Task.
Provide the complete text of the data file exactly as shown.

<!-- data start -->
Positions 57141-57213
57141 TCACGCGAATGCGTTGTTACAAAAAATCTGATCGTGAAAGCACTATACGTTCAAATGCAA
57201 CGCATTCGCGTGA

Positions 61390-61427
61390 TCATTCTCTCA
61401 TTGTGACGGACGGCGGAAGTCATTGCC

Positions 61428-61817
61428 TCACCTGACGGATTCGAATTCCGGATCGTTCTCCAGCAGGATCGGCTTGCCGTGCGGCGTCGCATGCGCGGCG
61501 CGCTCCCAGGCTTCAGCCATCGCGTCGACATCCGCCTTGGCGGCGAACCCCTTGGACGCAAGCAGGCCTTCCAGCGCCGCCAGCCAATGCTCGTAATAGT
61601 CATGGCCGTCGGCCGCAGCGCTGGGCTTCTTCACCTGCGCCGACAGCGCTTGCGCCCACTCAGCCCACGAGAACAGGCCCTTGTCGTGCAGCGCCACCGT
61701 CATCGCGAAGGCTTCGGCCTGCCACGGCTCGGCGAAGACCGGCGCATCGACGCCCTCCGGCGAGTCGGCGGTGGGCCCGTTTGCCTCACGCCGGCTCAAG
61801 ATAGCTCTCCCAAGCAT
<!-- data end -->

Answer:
Positions 57141-57213
57141 TCACGCGAATGCGTTGTTACAAAAAATCTGATCGTGAAAGCACTATACGTTCAAATGCAA
57201 CGCATTCGCGTGA

Positions 61390-61427
61390 TCATTCTCTCA
61401 TTGTGACGGACGGCGGAAGTCATTGCC

Positions 61428-61817
61428 TCACCTGACGGATTCGAATTCCGGATCGTTCTCCAGCAGGATCGGCTTGCCGTGCGGCGTCGCATGCGCGGCG
61501 CGCTCCCAGGCTTCAGCCATCGCGTCGACATCCGCCTTGGCGGCGAACCCCTTGGACGCAAGCAGGCCTTCCAGCGCCGCCAGCCAATGCTCGTAATAGT
61601 CATGGCCGTCGGCCGCAGCGCTGGGCTTCTTCACCTGCGCCGACAGCGCTTGCGCCCACTCAGCCCACGAGAACAGGCCCTTGTCGTGCAGCGCCACCGT
61701 CATCGCGAAGGCTTCGGCCTGCCACGGCTCGGCGAAGACCGGCGCATCGACGCCCTCCGGCGAGTCGGCGGTGGGCCCGTTTGCCTCACGCCGGCTCAAG
61801 ATAGCTCTCCCAAGCAT